What is culture?

The word “culture” can be used in many different senses, and thinking clearly about cultural matters requires some initial clarity about how the word is being used. Most anthropologists and sociologists define a culture as a way of life informed by and perpetuating a set of assumptions or beliefs concerning life’s meaning.

What is distinctive about modern culture?

All cultures convey a set of assumptions about the kind of creatures human beings are and the kind of world in which they live. One of the defining characteristics of modern Western culture is that its artifacts, practices, and institutions convey the belief that there is no intrinsic meaning in the universe.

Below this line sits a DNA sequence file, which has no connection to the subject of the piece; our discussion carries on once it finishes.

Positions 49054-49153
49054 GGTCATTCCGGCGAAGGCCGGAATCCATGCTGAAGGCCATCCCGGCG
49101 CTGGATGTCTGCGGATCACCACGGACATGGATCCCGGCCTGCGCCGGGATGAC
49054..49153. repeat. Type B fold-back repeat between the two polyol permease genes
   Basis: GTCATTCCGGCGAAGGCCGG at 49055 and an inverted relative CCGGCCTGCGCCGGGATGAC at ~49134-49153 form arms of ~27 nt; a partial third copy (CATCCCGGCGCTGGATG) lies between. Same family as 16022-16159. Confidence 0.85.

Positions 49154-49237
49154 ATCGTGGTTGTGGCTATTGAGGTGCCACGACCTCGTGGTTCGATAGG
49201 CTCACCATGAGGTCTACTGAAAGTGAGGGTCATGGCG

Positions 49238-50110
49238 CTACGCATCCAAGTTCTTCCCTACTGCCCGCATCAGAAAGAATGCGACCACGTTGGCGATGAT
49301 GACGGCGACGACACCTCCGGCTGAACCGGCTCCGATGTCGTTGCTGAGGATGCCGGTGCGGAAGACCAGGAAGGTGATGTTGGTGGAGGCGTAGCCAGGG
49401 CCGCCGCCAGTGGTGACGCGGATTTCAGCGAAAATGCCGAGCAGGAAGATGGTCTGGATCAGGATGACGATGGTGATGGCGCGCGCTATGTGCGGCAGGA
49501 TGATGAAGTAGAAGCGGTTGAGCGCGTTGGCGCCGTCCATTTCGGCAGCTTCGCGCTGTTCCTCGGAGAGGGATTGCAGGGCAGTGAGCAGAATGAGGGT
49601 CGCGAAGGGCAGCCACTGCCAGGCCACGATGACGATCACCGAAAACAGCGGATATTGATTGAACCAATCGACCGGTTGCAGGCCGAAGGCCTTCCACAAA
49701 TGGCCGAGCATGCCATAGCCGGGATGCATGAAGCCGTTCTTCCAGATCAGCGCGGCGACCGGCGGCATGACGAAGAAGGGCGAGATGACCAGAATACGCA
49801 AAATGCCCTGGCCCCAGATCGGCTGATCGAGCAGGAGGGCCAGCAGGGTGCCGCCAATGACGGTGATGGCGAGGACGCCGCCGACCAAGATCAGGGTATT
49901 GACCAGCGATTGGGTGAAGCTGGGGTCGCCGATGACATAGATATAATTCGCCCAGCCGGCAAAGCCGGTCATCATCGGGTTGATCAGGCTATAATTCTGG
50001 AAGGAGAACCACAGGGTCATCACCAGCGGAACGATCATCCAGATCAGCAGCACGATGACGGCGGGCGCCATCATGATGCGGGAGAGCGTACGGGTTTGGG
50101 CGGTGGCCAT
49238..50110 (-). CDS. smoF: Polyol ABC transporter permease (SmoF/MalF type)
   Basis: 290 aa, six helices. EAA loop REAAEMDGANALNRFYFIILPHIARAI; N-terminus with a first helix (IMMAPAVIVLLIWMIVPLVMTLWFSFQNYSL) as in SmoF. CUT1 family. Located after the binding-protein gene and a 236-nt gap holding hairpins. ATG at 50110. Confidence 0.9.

What is the Church’s interest in culture?

Defining the relationship between the Church and the thing we call “culture” requires an understanding of the nature of the Church and its mission. It also requires discernment about what cultures could and should do, as well as what the actual cultural forms that we live with are doing.

Also, this past weekend I agreed to drop down to Charlottesville, VA, to give a talk about the BenOp on Monday October 12 at the Center for Christian Study at UVA. We haven’t locked in a time yet, but stay tuned.

These are exciting times for small-o orthodox Christians. Tough ones, but exciting all the same. Read this, and read this; both will give you a deeper idea of the challenges the Benedict Option will attempt to meet. I hope you will come be a part of the discussion at Georgetown, and wherever I am talking about it, and others are talking about it. We needs to brainstorm this.